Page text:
http://www.cherokeephoenix.orgCherokee Nation citizen and Pryor High School student Halee Nichols works with a microscope on May 10 at PHS. CN officials signed a proclamation that day with hopes to get more Native female students involved in science, technology, engineering and mathematic fields. ROGER GRAHAM/CHEROKEE PHOENIX
Cherokee Nation citizen and Pryor High School student Halee Nichols works with a microscope on May 10 at PHS. CN officials signed a proclamation that day with hopes to get more Native female students involved in science, technology, engineering and mathematic fields. ROGER GRAHAM/CHEROKEE PHOENIX

CN works to get more females in STEM

BY STACIE GUTHRIE
Reporter – @cp_sguthrie
05/15/2017 12:00 PM
Video with default Cherokee Phoenix Frame
PRYOR, Okla. – Cherokee Nation officials on May 10 signed a proclamation at Pryor High School that they hope will interest more Native female students to venture into the science, technology, engineering and mathematic fields.

As part of a partnership with the Million Women Mentors, the tribe pledged to mentor at least 500 female students a year with their pursuits of STEM-related education and careers.

“These careers drive new innovations in health care and natural resource development and increases to safety and quality of life. These career paths require rigorous studies and preparation, and without adequate mentorship, many students give up on attaining the skills necessary to pursue these careers,” Tribal Councilor Janees Taylor, who is also a Million Women Mentors Native American Council advisory board member, said. “With only 29 percent of STEM careers being held by a woman and even less by minority women, it becomes more vital that our tribe step up and provide our young Cherokee ladies with the support and resources to pursue STEM academic studies and career opportunities.”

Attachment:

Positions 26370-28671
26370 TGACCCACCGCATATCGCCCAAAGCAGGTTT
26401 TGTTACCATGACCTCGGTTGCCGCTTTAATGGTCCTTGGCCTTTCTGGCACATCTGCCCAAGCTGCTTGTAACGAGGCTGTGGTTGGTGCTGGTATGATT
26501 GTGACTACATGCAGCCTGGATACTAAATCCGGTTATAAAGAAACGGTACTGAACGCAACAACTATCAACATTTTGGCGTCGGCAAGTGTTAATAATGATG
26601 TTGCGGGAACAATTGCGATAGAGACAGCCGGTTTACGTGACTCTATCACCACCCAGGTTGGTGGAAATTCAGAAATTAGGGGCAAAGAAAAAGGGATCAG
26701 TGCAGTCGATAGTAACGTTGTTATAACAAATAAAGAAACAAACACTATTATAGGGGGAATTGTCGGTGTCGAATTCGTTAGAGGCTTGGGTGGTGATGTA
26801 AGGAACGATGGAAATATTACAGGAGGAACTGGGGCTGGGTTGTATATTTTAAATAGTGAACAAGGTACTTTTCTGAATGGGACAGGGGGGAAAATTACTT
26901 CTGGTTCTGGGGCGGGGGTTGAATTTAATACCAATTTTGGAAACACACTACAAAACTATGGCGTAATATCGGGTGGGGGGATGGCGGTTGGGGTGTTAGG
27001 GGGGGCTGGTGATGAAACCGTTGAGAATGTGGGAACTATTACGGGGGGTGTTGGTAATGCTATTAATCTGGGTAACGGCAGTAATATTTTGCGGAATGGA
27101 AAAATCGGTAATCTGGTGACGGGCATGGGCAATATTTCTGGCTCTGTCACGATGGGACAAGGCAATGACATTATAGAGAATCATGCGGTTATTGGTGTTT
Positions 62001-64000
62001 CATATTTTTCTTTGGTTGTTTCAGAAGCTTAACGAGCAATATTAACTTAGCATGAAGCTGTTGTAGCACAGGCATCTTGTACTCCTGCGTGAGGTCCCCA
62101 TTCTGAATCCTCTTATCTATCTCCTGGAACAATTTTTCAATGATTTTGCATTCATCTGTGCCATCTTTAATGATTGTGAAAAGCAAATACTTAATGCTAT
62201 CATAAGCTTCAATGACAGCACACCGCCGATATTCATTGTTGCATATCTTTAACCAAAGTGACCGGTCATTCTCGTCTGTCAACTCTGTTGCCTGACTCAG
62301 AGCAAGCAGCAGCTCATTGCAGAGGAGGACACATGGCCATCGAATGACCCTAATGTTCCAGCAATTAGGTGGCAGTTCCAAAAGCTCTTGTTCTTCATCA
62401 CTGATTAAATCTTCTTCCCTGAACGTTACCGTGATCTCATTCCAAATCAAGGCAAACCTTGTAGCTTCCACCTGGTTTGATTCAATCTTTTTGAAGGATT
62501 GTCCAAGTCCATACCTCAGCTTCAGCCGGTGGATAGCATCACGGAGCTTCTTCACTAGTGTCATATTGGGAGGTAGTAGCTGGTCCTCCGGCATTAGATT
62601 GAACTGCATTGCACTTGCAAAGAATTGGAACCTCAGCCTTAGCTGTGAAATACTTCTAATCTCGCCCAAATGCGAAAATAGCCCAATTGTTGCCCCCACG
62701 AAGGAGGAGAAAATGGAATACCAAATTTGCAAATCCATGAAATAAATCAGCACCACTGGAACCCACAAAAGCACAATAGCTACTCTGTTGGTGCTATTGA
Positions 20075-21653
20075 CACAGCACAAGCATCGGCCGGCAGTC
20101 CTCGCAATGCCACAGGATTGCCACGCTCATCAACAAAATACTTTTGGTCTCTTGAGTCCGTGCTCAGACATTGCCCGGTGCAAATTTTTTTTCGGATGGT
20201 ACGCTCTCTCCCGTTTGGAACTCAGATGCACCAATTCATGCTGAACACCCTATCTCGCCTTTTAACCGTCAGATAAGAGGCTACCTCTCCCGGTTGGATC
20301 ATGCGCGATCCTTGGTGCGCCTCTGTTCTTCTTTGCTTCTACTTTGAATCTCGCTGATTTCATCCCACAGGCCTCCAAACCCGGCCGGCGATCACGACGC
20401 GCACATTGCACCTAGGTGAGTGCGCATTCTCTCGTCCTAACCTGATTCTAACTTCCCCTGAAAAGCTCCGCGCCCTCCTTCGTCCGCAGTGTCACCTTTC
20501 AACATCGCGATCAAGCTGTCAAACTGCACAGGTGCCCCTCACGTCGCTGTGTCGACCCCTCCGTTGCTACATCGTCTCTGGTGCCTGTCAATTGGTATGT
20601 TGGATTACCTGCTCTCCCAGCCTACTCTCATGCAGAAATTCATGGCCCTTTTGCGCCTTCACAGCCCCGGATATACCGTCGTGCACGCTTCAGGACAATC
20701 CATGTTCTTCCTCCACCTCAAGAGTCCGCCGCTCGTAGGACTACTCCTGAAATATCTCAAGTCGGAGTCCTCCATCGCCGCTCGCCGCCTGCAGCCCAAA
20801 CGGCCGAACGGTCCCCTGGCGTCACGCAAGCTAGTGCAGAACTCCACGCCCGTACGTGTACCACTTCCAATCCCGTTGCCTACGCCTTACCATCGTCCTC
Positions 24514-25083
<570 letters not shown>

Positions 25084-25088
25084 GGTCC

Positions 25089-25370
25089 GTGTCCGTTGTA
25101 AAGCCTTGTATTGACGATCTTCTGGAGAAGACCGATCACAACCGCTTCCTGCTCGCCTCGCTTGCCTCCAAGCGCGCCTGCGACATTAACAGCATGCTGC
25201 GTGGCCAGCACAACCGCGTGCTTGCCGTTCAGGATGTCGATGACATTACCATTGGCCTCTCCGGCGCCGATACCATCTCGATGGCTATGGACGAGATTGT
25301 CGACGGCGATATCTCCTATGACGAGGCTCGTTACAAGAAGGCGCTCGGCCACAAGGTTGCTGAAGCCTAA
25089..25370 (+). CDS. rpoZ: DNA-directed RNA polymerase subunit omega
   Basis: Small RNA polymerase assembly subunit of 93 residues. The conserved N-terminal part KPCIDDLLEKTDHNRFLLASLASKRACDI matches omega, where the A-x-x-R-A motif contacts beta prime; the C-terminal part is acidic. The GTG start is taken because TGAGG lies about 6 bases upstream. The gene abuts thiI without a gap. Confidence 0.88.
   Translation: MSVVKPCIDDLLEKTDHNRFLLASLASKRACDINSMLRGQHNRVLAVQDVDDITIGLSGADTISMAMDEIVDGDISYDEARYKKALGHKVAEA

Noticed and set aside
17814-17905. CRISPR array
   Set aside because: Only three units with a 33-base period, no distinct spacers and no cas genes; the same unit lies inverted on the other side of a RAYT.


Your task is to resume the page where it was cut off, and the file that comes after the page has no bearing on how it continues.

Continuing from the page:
Taylor said the initiative resulted after she was approached about starting a Native American group to steer women toward STEM careers. She said the new group is under the Million Women Mentors and focuses on Native women.

The Million Women Mentors group mentors young women and encourages them to look into STEAM-related fields. STEAM includes arts along with the other fields.

Taylor said she hopes to get 50,000 pledges by March 2018 and is encouraging other tribes to get their respective female citizens interested in STEM fields.

“At the Intertribal Council back in April, Cherokee Nation sponsored legislation to draft a resolution to try and get those other tribes on board,” she said. “So the Oklahoma tribes are leading the march in getting Native American women mentored in STEM technology careers.”

Francis Head – a CN citizen who teaches biology, honors college preparatory anatomy and physiology at PHS, said the movement would allow Cherokee girls to have firsthand experiences.

“This is going to allow the Cherokee girls to get a valuable experience on hands-on activities, project-based learning using query-based activities. It’s going to give them the critical thinking skills that they’re going to need to solve world problems,” Head said.

Cheyenne Gardner, CN citizen and PHS junior, said the STEM program offered at the school has given her the experience she needs to continue her STEM-related education into college.

“I feel that the labs and that the dissections and things that we do in here has given me the knowledge I need to continue into college and that’ll come easier in college to me,” she said.

Feather Smith Trevino, a CN citizen and cultural biologist for the tribe, said although it’s not always a “glamorous” job, being in a field like she is, it raises “excitement.”

“Oftentimes, especially in a field like biology, it can be so hands-on and it’s not always a glamorous job, but it tends to be more popular among the men, but once women realize that women can do it, it is popular among the women,” she said. “Just the time that I’ve been doing this job, I regularly get approached by young college-age and high school-aged girls wanting to know more about how I ended up getting into this field and how I found this position.”

Thanks to her classes, Olivia Rains, a CN citizen and PHS sophomore, said she is considering a career in science.

“I just take my personal experiences from my labs and all the science classes that I have taken, and I believe that all of those experiences will help me in the future because I have had so many hands-on experiences, and I’ve had positive results and I personally love science and I love that everything about it, and so I feel like those positive experiences will lead to possibly a career in science,” she said.